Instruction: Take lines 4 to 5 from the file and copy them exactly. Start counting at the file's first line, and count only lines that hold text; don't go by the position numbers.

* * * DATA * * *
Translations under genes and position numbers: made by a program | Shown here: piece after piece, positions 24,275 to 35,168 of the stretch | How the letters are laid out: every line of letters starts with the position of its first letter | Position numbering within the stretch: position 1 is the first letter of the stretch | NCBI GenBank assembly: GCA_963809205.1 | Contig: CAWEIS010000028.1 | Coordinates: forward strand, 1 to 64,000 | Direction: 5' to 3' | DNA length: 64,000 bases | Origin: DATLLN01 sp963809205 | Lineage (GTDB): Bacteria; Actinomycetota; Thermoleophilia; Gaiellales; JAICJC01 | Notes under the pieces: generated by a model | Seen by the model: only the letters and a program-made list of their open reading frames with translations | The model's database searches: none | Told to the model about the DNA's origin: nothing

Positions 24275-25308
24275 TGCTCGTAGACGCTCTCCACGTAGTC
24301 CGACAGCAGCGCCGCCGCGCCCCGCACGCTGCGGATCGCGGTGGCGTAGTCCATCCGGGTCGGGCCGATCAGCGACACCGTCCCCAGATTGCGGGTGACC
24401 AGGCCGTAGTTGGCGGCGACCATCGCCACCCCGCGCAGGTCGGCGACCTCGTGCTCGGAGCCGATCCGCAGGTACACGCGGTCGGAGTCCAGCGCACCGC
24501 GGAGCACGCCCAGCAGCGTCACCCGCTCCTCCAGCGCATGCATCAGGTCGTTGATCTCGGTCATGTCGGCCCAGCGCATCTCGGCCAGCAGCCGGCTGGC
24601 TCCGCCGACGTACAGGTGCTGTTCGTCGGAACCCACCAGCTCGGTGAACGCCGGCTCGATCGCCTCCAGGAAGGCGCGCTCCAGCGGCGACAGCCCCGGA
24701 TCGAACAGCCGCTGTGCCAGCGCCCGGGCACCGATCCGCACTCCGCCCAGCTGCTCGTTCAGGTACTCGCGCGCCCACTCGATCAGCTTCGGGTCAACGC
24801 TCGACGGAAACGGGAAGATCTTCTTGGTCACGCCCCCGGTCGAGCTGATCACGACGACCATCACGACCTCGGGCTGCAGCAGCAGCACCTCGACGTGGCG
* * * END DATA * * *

24301 CGACAGCAGCGCCGCCGCGCCCCGCACGCTGCGGATCGCGGTGGCGTAGTCCATCCGGGTCGGGCCGATCAGCGACACCGTCCCCAGATTGCGGGTGACC
24401 AGGCCGTAGTTGGCGGCGACCATCGCCACCCCGCGCAGGTCGGCGACCTCGTGCTCGGAGCCGATCCGCAGGTACACGCGGTCGGAGTCCAGCGCACCGC